In fact, “countries should benefit (from foresight), but the deeper benefit should accrue to individuals. You don’t want to bring a consolidated benefit to the government alone because it rarely trickles down. The real benefit of foresight will be to the individual when they see how it applies to their lives daily. The value of foresight will lie in the personal utility function of scenario thinking or thinking about the future. People are becoming a bit more aware of futures thinking. A key issue is the tendency for us who want to be taken seriously to institutionalize these things in academia, instead of making it democratic so that everyone can use it. When people wake up in the morning they should think not just about today, but get a sense of their future.”

During Koffi’s class he has a simple trick to get his students aware of the importance of futures thinking. He sometimes begins the class by passing around a bar of chocolate, once it reaches the end of the class he then asks if there is any left. Inevitably the students say it has been eaten. When Koffi asks about tomorrow the students jump up laughing. “Their minds are always on the present.” An avid Zen practitioner, 20 years strong, Koffi understands the importance of the present, but finds the need to think about tomorrow and the next day, and the next decade to be just as important.

In his courses on scenario planning Koffi utilizes the 3-ring worldview: (1) Where you are physically, South Africa (2) The space around, Africa (3) The rest of the world. This approach ensures that things are linked; we do not live in isolation of our neighbor or the rest of the world. “The 3-ring world view forces us to see the large signals and drivers that normally we don’t see because we are too small, it enables us to see our blind spots.”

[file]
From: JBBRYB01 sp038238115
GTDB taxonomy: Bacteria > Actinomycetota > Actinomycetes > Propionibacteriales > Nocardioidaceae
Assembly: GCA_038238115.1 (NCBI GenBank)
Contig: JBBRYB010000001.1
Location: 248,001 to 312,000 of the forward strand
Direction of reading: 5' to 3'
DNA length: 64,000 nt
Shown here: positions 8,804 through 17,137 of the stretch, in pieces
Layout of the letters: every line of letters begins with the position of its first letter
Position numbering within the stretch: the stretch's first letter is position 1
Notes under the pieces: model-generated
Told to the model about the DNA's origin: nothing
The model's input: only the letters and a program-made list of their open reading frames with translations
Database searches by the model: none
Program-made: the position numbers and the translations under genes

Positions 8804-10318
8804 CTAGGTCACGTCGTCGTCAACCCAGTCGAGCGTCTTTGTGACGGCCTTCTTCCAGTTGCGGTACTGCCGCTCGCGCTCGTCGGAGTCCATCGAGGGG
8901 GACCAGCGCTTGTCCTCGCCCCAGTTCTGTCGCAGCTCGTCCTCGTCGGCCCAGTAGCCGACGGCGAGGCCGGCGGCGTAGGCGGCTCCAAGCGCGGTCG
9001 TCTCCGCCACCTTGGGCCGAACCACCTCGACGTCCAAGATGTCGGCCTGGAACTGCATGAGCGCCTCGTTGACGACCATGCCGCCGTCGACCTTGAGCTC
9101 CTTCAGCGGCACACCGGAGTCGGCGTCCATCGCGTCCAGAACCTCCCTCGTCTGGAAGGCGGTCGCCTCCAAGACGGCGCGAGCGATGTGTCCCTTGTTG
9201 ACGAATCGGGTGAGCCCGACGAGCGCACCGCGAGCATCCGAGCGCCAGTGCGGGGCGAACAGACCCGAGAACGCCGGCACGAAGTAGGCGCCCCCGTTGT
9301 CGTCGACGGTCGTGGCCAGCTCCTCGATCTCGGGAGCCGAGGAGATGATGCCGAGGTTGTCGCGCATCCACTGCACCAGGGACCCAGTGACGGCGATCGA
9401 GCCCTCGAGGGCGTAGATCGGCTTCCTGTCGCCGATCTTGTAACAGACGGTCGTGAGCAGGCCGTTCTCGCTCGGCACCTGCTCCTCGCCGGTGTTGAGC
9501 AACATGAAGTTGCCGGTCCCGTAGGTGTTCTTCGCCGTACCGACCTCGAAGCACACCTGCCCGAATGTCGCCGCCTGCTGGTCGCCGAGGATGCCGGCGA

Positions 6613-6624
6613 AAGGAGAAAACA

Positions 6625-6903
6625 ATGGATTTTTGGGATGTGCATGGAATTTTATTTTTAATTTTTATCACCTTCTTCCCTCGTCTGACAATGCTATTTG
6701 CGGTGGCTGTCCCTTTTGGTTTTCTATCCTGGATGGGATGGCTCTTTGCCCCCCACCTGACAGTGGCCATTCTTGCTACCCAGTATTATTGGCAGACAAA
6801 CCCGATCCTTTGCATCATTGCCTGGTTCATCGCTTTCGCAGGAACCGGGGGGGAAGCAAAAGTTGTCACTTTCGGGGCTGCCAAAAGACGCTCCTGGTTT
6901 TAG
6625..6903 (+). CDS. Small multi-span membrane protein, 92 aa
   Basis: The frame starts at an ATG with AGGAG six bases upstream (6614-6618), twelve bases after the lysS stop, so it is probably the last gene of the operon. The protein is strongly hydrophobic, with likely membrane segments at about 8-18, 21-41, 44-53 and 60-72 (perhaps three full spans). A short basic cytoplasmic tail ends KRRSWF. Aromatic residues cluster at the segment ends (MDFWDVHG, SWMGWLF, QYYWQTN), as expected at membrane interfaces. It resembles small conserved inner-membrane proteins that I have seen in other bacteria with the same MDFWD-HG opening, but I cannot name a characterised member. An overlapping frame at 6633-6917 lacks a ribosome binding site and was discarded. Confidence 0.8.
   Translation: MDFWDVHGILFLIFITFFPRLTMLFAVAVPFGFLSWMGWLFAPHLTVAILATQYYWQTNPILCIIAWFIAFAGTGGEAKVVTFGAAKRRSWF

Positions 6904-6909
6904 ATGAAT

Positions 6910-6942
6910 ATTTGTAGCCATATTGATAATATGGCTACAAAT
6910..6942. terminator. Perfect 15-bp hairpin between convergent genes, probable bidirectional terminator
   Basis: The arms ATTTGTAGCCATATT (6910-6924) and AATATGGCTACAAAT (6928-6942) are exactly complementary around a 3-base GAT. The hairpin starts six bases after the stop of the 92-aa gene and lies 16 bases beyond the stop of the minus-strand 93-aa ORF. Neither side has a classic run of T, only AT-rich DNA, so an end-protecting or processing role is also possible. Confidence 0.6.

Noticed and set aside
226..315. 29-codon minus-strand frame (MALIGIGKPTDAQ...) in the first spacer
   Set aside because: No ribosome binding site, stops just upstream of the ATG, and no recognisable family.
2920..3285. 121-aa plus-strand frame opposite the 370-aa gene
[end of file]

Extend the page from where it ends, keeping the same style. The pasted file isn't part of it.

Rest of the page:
For people interested in entering the futures field, or building on their skill at generating foresight Koffi has a Zen based approach, “in Zen there is something called the 10 bulls, the 10 steps on how to come to appreciate yourself, better yourself. Use the 10 bulls as your journey to foresight. At times I feel like I don’t know anything because everything has just disappeared. In Zen, the 8th step is called the nothingness of the 8th picture. It is the point where you’ve started to understand so much that you see you understand almost nothing. Then you scramble back again and start with the ‘beginners mind’ because if you know so much then nothing can come in.”

He also warns, “it is just a personal learning curve, you have to learn a lot and read voraciously. Create a personal learning strategy on foresight, understand the methodologies, get to know the remarkable people who matter, the places that bubble with the new ideas. Connect with people in the field. Join a foresight community. Today that community can be online. Join the collective brainwave of foresight. And be in contact with the vast field of anything. Gain a 360-degree knowledge base. Know about art, history, geography, psychology, anthropology…”

Although Koffi found talking about what his personal foresight goals are a bit pretentious, he would like to “get government and people to think long term. Resources are so poorly allocated that it can be difficult to think long-term. Despite the difficulties of working with government for the benefit of the people, if governments were to really implement long-term thinking into their development strategies, then things could really change.” And sticking to his chocolate metaphor, he says, “we don’t have to eat everything today.”

Koffi’s suggested selected foresight reading list and web resources for beginners:

  • The Art of Long View by Peter Schwartz. Updated 2nd edition.
  • Scenario Planning Handbook: Developing Strategies in Uncertain Times by Ian Wilson and Bill Ralston
  • Thinking About the Future: Guidelines for Strategic Foresight edited by Andy Hines and Peter Bishop.
  • Global Business Network
  • Wired.com

About the author of this article

Tessa FinlevTessa Finlev is a research affiliate with Institute for the Future. She is also pursuing her masters degree in International Political Economy and Development from Fordham University in New York. Her current work is focusing on designing a futures thinking process to contribute to the conflict resolution and peace-building field. For more information about her research see here.

 

Contact Tessa in the following ways:

  • Twitter: futressa
  • Email: This email address is being protected from spambots. You need JavaScript enabled to view it.
  • Read Tessa's blog: Foresight for Peace; an odyssey to my future.